CF STUDIES JOURNAL 06 - Page 146



144
The politics of masterpieces: the failed attempt to purchase Rembrandt’s The Mill for the National Gallery
The politics of masterpieces: the failed attempt to purchase Rembrandt’s The Mill for the National Gallery
to sell it to the National Gallery, nor did the British MPs
wish to buy it from Lansdowne. In the Commons, among
“ironical cheers” (supposedly principally addressed
towards Lansdowne), the Liberal MP Frederick Kellaway
asked the Financial Secretary of the Treasury Charles
Hobhouse about the circumstances of the sale.42 As the
report from the House of Commons reads:
[Kellaway] asked the Secretary to the Treasury
whether his attention has been called to the
statement issued by the director of the National
Gallery that Lord Lansdowne, having been
offered a large price for his picture, The Mill, by
Rembrandt, has offered the refusal of the picture,
which is still in his possession, to the trustees of the
National Gallery, and has promised a donation
of £5,000 towards the purchase of the picture
for the nation, and that the matter is now under
the consideration of the National Gallery Board;
whether the price Lord Lansdowne is asking for
his picture is £95,000; whether the picture was
bought for less than £1,000 by an ancestor of Lord
Lansdowne; and whether, before consenting to
subscribe any money from national funds towards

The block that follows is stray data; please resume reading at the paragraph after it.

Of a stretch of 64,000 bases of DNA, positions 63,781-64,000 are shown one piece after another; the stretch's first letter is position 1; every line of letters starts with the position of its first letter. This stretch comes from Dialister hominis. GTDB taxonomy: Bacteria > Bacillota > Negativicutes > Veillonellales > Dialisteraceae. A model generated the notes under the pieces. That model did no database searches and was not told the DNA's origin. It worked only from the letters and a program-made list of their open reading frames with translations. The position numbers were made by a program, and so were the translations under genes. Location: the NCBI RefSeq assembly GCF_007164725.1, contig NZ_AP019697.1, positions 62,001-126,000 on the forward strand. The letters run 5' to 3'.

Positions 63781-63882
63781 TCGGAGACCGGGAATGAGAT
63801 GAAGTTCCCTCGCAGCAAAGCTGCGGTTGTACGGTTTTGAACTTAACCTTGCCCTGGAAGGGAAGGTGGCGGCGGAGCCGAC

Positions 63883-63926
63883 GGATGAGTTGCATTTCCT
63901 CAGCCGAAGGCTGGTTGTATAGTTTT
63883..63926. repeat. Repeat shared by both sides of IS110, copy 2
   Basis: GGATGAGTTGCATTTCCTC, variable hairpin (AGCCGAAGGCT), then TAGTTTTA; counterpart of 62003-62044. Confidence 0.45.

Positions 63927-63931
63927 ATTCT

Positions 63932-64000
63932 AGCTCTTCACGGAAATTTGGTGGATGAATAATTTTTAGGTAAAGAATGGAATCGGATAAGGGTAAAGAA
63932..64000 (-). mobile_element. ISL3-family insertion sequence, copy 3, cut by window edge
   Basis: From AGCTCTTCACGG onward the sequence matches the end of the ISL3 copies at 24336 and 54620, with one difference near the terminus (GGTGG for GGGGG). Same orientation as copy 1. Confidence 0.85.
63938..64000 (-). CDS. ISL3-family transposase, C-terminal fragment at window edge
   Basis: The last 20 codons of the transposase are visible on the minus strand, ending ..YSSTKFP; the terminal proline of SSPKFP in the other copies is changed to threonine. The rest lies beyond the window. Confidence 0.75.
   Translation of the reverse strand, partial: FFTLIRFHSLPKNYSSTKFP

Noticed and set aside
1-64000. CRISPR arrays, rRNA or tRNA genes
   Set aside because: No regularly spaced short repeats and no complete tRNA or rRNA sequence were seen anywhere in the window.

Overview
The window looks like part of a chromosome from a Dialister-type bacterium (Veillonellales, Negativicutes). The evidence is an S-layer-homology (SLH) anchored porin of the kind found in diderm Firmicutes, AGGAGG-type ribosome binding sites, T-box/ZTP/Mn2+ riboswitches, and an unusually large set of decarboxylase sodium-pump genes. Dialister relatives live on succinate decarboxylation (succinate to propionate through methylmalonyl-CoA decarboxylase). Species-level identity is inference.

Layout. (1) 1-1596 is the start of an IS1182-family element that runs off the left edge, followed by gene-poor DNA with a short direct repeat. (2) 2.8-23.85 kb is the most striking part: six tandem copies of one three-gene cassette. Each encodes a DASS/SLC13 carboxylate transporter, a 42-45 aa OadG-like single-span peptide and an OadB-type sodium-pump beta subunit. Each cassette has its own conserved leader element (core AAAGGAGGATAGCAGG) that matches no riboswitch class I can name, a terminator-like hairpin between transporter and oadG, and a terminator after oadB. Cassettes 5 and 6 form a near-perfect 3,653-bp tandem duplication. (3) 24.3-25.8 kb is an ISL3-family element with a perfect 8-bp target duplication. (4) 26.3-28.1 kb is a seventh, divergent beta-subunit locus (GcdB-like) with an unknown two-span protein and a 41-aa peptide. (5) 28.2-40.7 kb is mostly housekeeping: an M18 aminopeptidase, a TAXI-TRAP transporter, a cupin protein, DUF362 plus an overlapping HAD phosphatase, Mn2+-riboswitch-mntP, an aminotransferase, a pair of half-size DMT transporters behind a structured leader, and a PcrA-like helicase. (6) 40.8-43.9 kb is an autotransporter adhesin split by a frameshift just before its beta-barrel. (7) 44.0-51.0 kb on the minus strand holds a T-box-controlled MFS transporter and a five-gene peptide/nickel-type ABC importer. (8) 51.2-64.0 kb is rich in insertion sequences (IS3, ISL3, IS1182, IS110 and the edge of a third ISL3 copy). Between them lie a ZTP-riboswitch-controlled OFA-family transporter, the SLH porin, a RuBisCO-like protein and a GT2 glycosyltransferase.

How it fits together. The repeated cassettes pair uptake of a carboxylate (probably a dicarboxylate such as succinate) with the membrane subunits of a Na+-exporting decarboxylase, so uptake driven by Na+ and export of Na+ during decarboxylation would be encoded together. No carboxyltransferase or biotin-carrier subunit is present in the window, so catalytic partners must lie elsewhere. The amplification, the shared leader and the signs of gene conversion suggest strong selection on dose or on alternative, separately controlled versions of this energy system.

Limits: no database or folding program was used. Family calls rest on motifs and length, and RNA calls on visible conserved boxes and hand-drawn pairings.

the purchase of the picture, he will give the House
an opportunity of discussing the proposal?
Hobhouse responded confirming all the figures cited by
Kellaway, and pacified Kellaway’s concerns by stating that
there was, in fact, no intention to purchase this picture:
Fig. 11 / Thomas
Gainsborough, Elizabeth
and Thomas Linley, ca.
1768, oil on canvas, 69.8
x 62.3 cm, Williamstown,
The Clark.
Other newspapers and art journals published many
articles about The Mill, although this sale was given
considerably less column space than that of Rokeby Venus
or the Christina of Denmark. Several voices lamented the
loss for British heritage that the export of The Mill would
bring. It is worth noting, however, some inconsistencies
in the press’s approach. In March 1911, in parallel
with the sale of The Mill, Lord Sackville sold, from his
collection at Knole House, a portrait of two children,
Elizabeth and Thomas Linley by Thomas Gainsborough
(now Williamstown, The Clark) for £40,000, and the
picture soon left for the United States (fig. 11).38 Likewise,
in August 1911, two portraits, Thomas Gainsborough’s
Frances Duncombe and George Romney’s Lady Charlotte
Milnes (both New York, Frick Collection), sold to Henry
Clay Frick via Duveen, reportedly for a total of $500,000
(about £100,000 for both).39 Similarly, in October
1911, another important Gainsborough, Anne Ford, ‘Mrs
Thicknesse’, was imported by dealers Scott & Fowles to
New York (now Cincinnati Art Museum).40 None of
these pictures, despite being executed by British artists,
and thus arguably more significant to British heritage
than The Mill, was ever mourned as “lost” in the press.
The funds at the disposal of the trustees are not
sufficient to enable them to acquire the picture,